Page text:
At least Cortana can now be turned off, courtesy of MS. Enjoy while it lasts.
Re: Most of the 'casualties' are Ballmer era stuff
not really if Windows is your primary environment. Then MS can see everything. Google can only dream of this.
Re: Why would they sell the OS users really want?
The closer one looks the closer the model resembled cable TV. Basic service that ain't worth s... and expensive premium packages that bring little of value to the overall experience (besides vendor lock-in benefiting MS'). Market disruption - sure (if temporary). Innovation - not so much. Windows and Office environments are ripe for cord cutters.
Re: I'm sure they got encryption
Same here. BTW, "agency's e-file system" is an oxymoron unless it refers to online option open to "free-market" providers. While doing taxes old school is pita, it's the only way to stick it to the
middleman that lobbied hard to prevent direct file option. Screw them.
Re: really? 5G as the big draw?
I'd add price to drawbacks - expensive to start with, limited coverage and will make data caps much more obvious (where service is available). I can only guess that the same consumers that wised up to longer phone upgrade cycle and switched to SIM only plans (often payg) are just as willing to burn their cash on high speed Internet at home and on the go (easily 2k$ over the year period). Basics like email/messaging, maps etc do not require anything over reliable 3G.
Though if it can be written off as business expense, why not (just pity the customer).
Re: Cost Benefit Ratio
I bet that average motorist can't predict the outcome of being pulled over the way big corp's legal and finance departments can guesstimate liability of non-compliance and its impact on profit. What's surprising here is that T has not avoided fines - after all Walker's state is pro "free market" and the great leader and his FCC pawn seem to share the same sentiment.
Re: Please no
It's not just "discoverability". What matters just as much is repeatability (without frustrating average user, e.g. force touch and forwarding an sms on iPhone). Opera was a browser that brought mouse gestures to desktop browser, gestures only few mastered so it never proved to be of particular value and - having not much more to offer - the browser never gained much traction. Nobody's going to read the manual or spend time watching youtube just to perform basic tasks.
Now, give me real home button, audio jack and (u)SD card slot.
Re: GDPR rights vs MS
"Microsoft Privacy Dashboard. There's a few things there you can delete your data that Microsoft has already collected." - the problem is that this requires one to create and login with MS account thus making it even easier for them to collect more personally identifiable information. Pointless if you've asked me. Once data is collected it's out of your reach, MS' word can be believed, or not.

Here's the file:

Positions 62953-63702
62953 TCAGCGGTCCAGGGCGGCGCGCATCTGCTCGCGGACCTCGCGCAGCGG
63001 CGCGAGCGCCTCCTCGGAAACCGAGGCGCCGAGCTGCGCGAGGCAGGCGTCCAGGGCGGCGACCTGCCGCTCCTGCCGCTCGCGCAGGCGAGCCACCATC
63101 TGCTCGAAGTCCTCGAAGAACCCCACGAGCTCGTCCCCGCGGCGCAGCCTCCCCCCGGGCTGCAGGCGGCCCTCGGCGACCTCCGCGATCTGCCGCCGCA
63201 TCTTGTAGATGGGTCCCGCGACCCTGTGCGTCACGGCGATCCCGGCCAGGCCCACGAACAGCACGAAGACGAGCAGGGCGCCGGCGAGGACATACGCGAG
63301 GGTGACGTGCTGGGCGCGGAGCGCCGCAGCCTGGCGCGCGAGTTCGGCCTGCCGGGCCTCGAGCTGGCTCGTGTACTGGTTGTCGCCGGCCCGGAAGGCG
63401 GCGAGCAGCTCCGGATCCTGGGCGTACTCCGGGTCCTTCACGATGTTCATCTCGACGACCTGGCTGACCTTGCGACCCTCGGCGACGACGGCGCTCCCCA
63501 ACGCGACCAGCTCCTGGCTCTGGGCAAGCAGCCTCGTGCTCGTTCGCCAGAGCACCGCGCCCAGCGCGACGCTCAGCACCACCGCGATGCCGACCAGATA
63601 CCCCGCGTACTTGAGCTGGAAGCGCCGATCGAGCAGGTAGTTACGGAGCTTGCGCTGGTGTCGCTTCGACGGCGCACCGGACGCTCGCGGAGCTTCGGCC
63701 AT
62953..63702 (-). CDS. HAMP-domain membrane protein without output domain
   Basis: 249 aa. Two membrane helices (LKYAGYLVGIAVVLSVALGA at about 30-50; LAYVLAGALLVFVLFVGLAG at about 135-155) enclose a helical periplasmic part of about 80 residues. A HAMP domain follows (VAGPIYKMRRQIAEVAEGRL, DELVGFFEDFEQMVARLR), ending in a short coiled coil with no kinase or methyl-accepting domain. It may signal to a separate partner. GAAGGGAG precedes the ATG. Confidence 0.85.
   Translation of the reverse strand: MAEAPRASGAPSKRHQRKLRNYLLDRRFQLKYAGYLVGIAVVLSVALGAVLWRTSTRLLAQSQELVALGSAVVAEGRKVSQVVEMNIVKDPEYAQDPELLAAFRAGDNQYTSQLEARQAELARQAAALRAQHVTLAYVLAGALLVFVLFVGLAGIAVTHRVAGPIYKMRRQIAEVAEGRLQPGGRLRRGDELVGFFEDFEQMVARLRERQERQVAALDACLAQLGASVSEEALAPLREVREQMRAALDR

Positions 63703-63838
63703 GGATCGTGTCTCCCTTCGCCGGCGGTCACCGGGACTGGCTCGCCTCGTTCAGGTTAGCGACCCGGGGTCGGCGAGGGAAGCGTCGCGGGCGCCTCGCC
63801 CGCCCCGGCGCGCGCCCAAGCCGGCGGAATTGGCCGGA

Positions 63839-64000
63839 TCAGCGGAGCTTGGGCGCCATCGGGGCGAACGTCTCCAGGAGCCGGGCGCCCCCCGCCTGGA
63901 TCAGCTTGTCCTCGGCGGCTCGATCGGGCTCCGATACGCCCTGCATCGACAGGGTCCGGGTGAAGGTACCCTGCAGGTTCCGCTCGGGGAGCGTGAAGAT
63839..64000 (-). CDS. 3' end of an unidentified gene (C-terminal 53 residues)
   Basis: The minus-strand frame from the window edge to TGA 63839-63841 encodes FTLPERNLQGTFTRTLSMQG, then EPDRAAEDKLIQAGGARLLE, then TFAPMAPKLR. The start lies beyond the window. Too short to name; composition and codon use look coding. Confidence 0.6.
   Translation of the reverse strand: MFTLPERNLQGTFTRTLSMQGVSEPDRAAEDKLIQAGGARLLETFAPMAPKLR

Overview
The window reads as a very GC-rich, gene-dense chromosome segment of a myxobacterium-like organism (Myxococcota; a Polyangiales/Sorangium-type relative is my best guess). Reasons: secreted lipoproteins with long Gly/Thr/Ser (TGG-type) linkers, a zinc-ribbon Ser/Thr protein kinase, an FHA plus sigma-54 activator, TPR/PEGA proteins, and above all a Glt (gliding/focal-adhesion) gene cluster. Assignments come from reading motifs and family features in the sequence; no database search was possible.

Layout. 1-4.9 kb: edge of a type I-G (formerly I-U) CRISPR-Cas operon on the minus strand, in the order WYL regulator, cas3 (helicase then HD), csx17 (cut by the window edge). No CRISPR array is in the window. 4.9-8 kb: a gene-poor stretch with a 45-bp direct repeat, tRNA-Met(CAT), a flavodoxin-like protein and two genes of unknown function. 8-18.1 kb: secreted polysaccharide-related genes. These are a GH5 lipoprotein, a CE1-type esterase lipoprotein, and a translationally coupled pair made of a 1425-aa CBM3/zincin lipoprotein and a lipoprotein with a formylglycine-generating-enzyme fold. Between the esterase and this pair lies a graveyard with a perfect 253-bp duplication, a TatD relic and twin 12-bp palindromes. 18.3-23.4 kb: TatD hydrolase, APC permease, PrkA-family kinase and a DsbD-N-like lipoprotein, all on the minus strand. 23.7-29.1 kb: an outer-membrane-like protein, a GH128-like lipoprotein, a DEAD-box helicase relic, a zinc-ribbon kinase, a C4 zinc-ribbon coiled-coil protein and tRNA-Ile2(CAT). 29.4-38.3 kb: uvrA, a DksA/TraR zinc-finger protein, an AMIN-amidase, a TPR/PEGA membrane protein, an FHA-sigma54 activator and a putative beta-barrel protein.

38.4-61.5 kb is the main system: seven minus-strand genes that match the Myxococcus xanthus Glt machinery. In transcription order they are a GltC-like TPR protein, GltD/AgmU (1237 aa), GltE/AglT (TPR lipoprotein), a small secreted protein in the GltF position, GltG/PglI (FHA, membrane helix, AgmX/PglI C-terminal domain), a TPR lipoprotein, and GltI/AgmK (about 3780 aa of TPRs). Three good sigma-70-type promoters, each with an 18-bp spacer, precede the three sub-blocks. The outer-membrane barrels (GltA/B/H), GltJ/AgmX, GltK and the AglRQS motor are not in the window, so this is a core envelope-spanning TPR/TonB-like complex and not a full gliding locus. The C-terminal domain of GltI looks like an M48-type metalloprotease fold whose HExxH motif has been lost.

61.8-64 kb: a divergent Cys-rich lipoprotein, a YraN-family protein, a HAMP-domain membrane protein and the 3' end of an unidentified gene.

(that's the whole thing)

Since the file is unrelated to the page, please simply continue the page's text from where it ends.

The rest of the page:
Re: "we've had to sit on this Windows 10 Spring Creators Update headline for days"
If any of this can be trusted, one can turn off some of the slurp in newer build. At the same time it's becoming more difficult to dispatch Cortana that creeps her way into tasks that never required connected search. I'm not particularly convinced by MS' intentions.
Re: They could have it so easy
No repair manual but - allegedly - you'll now have to certify your team (unlikely for free) to make any in house repairs or upgrades (if any possible). And with the whole BS of "supply" constraints it's no wonder their sales slide when equipment is not delivered on time (or at all).
I know of some that requested it just cause it was more expensive than t470. Can't get what you really want? Get what make you seem more important.
You forgot to mention the crappy touchpad of t450/60/70 series. Keyboard is acceptable. Build quality - well, what can one expect from cheapo plastic. Fragile as heck and replacement screen cost a fortune.
BTW, none of new mainstream machines will allow for RAM upgrade (at all) or even SSD swap (without voiding warranty). Built in battery, no Ethernet jack and the "greatest" OS yet as the only option. Obviously more expensive.
You may be onto something. Even with "normal" settings set to limit Cortana, when the network glitched out (net security), an attempt to look up anything brought the whole system to crawl until explorer restarted itself. I'm not surprised with any sort of issues affecting this nosy system that's trying to be as helpful as it is creepy.
Re: Relocation needed.
This has not cut it for Kasperky. Switzerland may do it though.
Re: Cardholder verification codes
Also, why would Orbitz also ask for date of birth and other stuff that had nothing to with travel payment? Or is it that foolish customers volunteered this data (at their own peril)?
Re: Off the top of my head
I would not be so coy about Cisco - aren't they behind development of China firewall? Besides this, Cisco likely aggregates enough data about you at work, and there' really no reason to help them link your home browsing history (and maybe sell to HR/network team as value added of the security subscription they peddled).
Also, while I can see reason why some nightly build users may feel unhappy, it's not like cloudflare didn't serve most of the content they consumed (for this reason alone they may be the best entity to run this kind of test). I'm not sure if possible or in scope of the project, but it'd be nice if "revolving" part of the DNS thing included option for multiple trusted provided queried at random (so none had full insight into traffic patterns) or research if such setup had any merit.
It's really surprising that nation that developed one of oldest/greatest civilizations can be so backwards in so many ways. Seems that the great leap was not enough to overcome even greater superstition. And then came new money (rarely in line with modesty and good taste).
I'd guess that the choice of Alexa, Cortana and Siri was also dictated by the sexism. I've kept my microphones disabled (equal opportunity for voice recog systems;). Now, I'll be glad if I could also completely disable these irritating voices (agent C in particular). I'll do this in the name of equal rights.
Re: Intel will consider buying Broadcom